disc bulge

The Disc Bulge

Last updated on March 15, 2023

To understand the disc bulge, it is first important to understand the structure and function of a disc. In between every vertebra in the spine (except the first two) there sits a disc that is made up of a fibrous outer layer (annulus fibrosus) and a softer inner layer (nucleus pulposus). The function of a disc is to provide cushioning for the spine, essentially acting like a shock absorber, transmitting load through the vertebral column. They also allow movement between adjacent vertebral bodies due to their sponge-like structure. Lastly, they create a gap that allows spinal nerves to pass through the intervertebral foramen (the gap at the back of the spine which nerves pass through).

While it may seem like a disc bulge just occurs after one instance (e.g. bending over to move a pot plant), it is often the result of consistent repetitive movements in a poor position – such as continuously bending over to pick up items off the floor, or even long hours seated or standing. While physical stressors can contribute to disc bulges, so can chemical stressors – what we put in our bodies. For instance, smoking reduces the ability of your discs to receive adequate nutrition and therefore limits their ability to heal and stay healthy. Furthermore, discs require adequate fluid to ensure they stay plump and normal, so dehydration can also play a large role in disc health.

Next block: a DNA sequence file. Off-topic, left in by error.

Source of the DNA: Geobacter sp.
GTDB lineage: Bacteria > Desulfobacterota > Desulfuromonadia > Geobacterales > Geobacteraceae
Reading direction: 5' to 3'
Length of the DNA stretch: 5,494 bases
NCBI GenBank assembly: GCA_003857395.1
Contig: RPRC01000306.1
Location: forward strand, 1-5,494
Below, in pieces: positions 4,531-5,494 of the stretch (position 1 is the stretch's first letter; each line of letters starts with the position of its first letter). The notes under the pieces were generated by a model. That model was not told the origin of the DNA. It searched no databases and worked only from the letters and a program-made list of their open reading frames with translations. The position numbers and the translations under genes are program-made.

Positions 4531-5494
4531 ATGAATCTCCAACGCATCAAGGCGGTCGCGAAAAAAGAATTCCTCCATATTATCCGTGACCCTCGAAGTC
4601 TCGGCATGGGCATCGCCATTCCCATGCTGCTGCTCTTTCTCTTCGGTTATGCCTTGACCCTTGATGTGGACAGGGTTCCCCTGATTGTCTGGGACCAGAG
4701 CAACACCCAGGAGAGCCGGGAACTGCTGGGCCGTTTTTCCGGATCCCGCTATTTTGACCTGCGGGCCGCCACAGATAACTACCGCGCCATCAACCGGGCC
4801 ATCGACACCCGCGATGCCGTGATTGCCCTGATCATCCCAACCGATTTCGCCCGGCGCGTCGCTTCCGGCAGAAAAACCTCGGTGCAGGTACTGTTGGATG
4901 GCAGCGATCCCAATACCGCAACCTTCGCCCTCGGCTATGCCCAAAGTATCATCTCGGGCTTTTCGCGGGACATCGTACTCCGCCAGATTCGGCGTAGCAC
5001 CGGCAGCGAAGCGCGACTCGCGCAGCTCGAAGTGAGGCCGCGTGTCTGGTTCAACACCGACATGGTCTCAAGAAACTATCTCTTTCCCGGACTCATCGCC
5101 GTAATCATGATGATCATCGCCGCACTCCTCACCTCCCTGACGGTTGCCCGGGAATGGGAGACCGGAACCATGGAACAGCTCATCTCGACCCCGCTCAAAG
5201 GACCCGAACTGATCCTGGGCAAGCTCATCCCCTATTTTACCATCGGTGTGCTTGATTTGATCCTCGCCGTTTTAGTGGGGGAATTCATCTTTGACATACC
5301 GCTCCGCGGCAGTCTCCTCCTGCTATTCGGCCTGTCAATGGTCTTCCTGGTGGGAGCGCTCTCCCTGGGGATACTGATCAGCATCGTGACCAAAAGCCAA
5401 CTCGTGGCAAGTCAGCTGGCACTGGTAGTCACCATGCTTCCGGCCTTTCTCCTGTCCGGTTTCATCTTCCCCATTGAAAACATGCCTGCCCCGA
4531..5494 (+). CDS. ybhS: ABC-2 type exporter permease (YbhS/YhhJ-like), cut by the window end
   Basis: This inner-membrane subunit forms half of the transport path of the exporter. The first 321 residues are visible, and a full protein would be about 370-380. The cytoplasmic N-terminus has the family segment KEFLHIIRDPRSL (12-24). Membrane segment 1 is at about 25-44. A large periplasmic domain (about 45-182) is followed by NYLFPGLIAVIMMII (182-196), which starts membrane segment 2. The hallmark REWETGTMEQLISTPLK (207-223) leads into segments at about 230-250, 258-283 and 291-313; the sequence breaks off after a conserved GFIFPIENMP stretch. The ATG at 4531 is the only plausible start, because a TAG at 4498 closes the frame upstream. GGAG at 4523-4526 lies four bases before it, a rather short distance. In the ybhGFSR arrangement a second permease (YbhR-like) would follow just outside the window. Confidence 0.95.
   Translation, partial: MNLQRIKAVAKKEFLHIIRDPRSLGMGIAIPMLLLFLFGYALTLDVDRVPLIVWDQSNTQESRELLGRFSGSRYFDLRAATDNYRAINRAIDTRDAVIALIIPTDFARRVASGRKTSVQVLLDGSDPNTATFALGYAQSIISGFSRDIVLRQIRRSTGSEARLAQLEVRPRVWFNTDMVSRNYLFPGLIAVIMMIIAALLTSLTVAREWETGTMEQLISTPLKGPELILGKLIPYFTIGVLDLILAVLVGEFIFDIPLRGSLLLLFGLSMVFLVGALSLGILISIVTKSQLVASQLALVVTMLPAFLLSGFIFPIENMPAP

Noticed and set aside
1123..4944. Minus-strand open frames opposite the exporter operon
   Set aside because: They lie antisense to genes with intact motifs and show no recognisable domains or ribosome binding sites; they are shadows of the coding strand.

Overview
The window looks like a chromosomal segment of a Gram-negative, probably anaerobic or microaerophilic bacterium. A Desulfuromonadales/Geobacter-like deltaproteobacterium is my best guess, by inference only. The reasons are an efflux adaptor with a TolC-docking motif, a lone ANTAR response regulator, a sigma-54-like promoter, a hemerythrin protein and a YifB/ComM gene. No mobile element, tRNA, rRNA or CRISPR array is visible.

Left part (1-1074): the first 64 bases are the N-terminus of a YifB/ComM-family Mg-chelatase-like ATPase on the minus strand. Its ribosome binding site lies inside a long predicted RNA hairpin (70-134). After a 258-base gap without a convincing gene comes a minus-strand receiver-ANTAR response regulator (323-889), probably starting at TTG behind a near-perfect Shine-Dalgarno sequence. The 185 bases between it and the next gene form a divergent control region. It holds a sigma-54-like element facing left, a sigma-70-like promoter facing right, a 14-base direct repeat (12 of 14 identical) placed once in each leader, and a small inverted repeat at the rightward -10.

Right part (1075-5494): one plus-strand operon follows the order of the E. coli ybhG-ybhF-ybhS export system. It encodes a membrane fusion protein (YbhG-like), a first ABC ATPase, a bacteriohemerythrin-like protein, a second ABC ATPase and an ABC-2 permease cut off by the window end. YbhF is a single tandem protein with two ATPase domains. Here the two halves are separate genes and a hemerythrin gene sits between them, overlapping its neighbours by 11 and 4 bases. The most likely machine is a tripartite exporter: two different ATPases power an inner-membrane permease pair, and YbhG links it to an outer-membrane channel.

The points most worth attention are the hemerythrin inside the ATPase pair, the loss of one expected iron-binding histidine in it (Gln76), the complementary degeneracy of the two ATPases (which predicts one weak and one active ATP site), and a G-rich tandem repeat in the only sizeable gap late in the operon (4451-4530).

Disc bulges can cause several symptoms, including:

  • Neck/ back pain
  • Arm/ leg pain
  • Pins and needles in the arm/leg
  • Numbness
  • Burning pain

And in severe cases can cause:

  • Arm/leg weakness
  • Changes in bowel or bladder function
  • Paralysis

Most disc bulges can be resolved with conservative treatment – that is, without the use of surgery, medications, or injections. A physical examination assessing history and function is carried out by a qualified professional chiropractor. From there a specified treatment plan is recommended, which often includes manual therapy and a series of tailored rehabilitation exercises, as well as assessing posture and movements that may be contributing to the problem.

However, it is important to understand that pain is a poor indicator of function within the spine. Pain is often the last thing to occur when there are biomechanical dysfunctions within the spine and the first thing to go with treatment. In order to reduce the potential for the recurrence of disc bulges, it is important to understand why they are occurring and resolve the underlying issue, rather than rely on pain as an indication of health.

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